By David Chaston
On April 1, 2008, the government abandoned the youth minimum wage, bringing all 15-19 year olds under the general minimum wage.
This raised minimum wage rates for young people by one third over-night, from $9.00 per hour at that time, to $12.00 per hour.
Subsequent increases have raised the minimum wage to $13.00 per hour.
In fact, Phil Goff announced recently that a Labour government would quickly move to raise it to $15.00 per hour if it was elected in November.
But some readers may have noticed recently that youth unemployment has risen markedly. This is at a time overall unemployment has been high.
The question is; has the dropping of the youth minimum wage hurt employment opportunity for people under 20?
But it does seem clear that more than 30,000 jobs for people 15-19 have just disappeared since 2008.
Perhaps they haven’t disappeared overall, but the policy change has meant those jobs no longer go to young people, they have gone to groups that have pushed for the policy change – older workers.
The data at Statistics NZ from the HLFS is the basis of this analysis. That record goes back to 1986, and so covers a number of recession periods where we can inspect the impact of the 2008 policy change compared with prior economic stress periods.
Since the end of the youth minimum wage, participation rates for 15-19 year olds has sunk to their lowest levels on record.
Since the end of the youth minimum wage, the share of the jobs held by 15-19 year olds has sunk to their lowest levels on record.
The share of the employment market that 15-19 year olds had was pretty stable for 15 years or so at about 6.5% - but since the policy change, it has sunk to just under 5%.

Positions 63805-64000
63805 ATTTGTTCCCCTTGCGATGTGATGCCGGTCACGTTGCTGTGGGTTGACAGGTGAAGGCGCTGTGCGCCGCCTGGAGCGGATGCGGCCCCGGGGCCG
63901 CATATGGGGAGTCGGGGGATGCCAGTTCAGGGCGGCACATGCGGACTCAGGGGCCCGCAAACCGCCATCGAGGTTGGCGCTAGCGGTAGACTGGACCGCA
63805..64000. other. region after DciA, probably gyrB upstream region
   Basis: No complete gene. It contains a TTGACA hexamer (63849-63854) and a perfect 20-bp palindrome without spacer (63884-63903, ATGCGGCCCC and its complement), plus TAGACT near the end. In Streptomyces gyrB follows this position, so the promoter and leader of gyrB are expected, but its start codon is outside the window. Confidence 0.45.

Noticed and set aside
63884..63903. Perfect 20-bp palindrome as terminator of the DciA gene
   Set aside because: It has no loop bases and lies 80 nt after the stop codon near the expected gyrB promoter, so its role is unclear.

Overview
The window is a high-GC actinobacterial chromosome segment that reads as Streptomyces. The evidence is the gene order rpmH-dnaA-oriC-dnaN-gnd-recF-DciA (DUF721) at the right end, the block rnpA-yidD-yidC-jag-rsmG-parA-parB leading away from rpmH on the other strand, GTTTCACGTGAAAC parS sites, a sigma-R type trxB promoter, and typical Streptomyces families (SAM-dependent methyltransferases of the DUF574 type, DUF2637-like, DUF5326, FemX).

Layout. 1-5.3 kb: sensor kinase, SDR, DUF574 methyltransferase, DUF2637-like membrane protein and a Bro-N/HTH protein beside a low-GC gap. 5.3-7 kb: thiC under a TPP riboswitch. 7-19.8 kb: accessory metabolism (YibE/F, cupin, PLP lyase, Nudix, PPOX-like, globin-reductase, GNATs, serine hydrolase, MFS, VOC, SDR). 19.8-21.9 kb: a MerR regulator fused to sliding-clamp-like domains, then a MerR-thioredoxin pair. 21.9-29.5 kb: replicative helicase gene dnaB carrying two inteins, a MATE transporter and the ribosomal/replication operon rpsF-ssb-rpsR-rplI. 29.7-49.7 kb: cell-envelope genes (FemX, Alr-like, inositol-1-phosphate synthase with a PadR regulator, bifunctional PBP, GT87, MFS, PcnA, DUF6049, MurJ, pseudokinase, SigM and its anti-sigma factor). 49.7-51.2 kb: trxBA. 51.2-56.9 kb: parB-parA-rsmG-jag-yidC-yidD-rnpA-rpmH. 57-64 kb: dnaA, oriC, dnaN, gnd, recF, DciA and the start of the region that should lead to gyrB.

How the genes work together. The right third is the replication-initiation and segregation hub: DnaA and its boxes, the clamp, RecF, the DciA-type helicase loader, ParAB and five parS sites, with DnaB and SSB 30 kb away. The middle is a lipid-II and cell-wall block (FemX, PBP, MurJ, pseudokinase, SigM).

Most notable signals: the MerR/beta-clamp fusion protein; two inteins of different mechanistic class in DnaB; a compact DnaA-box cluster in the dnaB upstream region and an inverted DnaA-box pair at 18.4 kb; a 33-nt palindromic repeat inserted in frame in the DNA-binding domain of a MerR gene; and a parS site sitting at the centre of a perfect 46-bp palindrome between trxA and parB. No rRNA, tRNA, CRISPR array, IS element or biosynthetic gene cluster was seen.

Since the end of the youth minimum wage, youth unemployment rates have risen to record levels – mirroring European youth unemployment rates where similar policy changes have been in place for a lot longer.
But overall unemployment rates are a lot lower now than in the previous recession of the early 1990’s. It seems that 15-19 year olds are taking a bigger share of the pain.
Once skilled, workers clearly move into more stable, higher paying jobs. Tracking the age-group employment shifts and median wage (LEEDS) data seems pretty clear. The worry will be that too many of the new 27.5% current youth unemployment levels are not getting the start earlier generations clearly got.
Without that start, we may be setting ourselves up for a deeper structural unemployment issue. Governments have worked hard to address getting the long-term unemployed back into the workforce with some good success.
It is hard to see how the removal of the youth minimum wage has helped the group it was targeted at – although it has surely helped older workers grab the available jobs. The jobs haven’t disappeared, only the opportunity for young people to get started.
If young workers’ share of overall employment had not fallen so sharply after April 2008, and had held at the ~6.5% level consistently evident in the 15+ year period from 1992 to 2008, we can calculate how many youth jobs would not have been lost – and that number now exceeds 30,000.